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Hacker claims responsibility for GoDaddy outage

John D. Sutter, CNN
STORY HIGHLIGHTS
  • NEW: GoDaddy says most customer hosted sites are online
  • GoDaddy sites went down on Monday
  • Anonymous member claims responsibility for attack
  • The company hosts 53 million domain names

(CNN) -- Update: GoDaddy says hackers are not to blame for the service outage.

GoDaddy, the massive Web hosting company, went down for several hours on Monday, taking an untold number of websites with it.

A person affiliated with the hacking collective Anonymous -- named @AnonymousOwn3r on Twitter -- claimed responsibility for the outage.

"I'm taking godaddy down bacause (sic) well i'd like to test how the cyber security is safe and for more reasons that i can not talk now," that person wrote in response to questions from a technology reporter at tech blog Mashable.

The attack appeared to take down websites that use GoDaddy servers to host their information and also those that have registered their names with the company.

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By Monday night, however, the company, which says it is the "largest hosting provider of secure websites in the world," said most of its sites were working again.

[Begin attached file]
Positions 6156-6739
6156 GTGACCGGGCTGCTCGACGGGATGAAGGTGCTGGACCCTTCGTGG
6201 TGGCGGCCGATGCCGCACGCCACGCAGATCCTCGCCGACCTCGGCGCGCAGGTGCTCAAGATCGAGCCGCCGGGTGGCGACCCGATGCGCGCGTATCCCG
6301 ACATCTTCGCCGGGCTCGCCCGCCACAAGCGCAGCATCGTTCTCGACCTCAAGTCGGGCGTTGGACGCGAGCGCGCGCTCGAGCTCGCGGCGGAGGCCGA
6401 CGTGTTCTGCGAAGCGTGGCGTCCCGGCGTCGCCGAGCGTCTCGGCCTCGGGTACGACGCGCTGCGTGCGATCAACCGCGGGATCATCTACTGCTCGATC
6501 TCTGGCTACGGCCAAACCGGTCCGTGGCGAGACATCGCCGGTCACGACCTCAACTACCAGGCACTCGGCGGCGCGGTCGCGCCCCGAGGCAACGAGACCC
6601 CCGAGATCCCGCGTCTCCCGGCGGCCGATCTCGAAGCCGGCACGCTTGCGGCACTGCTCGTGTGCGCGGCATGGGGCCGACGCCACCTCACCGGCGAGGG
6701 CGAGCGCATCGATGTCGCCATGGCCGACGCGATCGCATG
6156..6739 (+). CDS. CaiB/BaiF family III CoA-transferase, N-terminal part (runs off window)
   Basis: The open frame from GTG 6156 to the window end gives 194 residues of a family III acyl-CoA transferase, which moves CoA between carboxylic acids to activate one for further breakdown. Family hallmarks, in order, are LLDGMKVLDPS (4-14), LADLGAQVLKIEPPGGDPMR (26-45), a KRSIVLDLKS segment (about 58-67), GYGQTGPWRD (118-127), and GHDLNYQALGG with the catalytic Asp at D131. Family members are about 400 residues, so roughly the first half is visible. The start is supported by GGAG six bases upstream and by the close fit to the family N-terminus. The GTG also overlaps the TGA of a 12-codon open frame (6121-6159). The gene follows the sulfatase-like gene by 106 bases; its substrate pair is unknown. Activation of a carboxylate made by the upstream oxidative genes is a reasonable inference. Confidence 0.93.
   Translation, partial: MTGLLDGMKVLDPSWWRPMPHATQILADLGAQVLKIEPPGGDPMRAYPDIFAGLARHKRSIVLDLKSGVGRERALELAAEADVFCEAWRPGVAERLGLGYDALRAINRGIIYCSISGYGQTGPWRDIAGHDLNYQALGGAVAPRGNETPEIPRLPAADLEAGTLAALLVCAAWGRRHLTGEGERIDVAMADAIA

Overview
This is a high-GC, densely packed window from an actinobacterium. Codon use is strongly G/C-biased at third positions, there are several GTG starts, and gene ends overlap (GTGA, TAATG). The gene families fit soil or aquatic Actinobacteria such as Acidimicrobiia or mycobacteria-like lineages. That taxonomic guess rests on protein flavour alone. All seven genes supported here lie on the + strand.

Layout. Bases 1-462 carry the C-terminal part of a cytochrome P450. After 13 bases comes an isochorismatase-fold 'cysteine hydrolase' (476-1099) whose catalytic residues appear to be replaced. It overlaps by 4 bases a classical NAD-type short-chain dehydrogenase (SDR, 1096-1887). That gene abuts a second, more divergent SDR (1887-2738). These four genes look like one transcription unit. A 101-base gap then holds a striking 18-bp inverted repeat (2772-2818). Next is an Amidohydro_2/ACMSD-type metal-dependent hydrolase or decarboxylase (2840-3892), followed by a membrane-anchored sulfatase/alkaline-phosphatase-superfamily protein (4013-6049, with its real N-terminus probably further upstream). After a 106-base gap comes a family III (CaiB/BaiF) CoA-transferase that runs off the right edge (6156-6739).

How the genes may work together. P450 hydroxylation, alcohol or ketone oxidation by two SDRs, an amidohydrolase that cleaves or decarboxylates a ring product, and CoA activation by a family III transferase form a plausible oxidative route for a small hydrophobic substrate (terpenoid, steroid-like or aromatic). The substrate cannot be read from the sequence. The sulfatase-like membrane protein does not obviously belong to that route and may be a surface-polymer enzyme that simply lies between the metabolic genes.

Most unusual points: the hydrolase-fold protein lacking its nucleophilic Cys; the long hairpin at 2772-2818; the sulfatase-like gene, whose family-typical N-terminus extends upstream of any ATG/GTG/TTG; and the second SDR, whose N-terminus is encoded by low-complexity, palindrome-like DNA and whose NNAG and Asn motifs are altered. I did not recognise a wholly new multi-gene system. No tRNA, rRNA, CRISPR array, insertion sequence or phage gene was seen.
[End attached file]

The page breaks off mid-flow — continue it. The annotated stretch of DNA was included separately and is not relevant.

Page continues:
"Most customer hosted sites back online," GoDaddy said on Twitter. "We're working out the last few kinks for our site & control centers. No customer data compromised."

The outage caused widespread Internet problems on Monday.

"The more problematic part is that any domain registered with GoDaddy that uses its nameservers and DNS records are also down," Mashable wrote. "That means that even if you host your site elsewhere, using GoDaddy for DNS means it is inaccessible."

The company, which says it hosts 53 million domain names, has not commented on the cause of the problem.

"It is not just your site," one apparent GoDaddy client wrote in response to the company's tweets. "It is EVERYTHING anyone has hosted with you.... from e-mail to websites...."

GoDaddy also apologized to its customers.

"So many messages, can't get to you all... Sorry to hear all your frustration," the company said on Twitter. "We're working feverishly to resolve as soon as possible."

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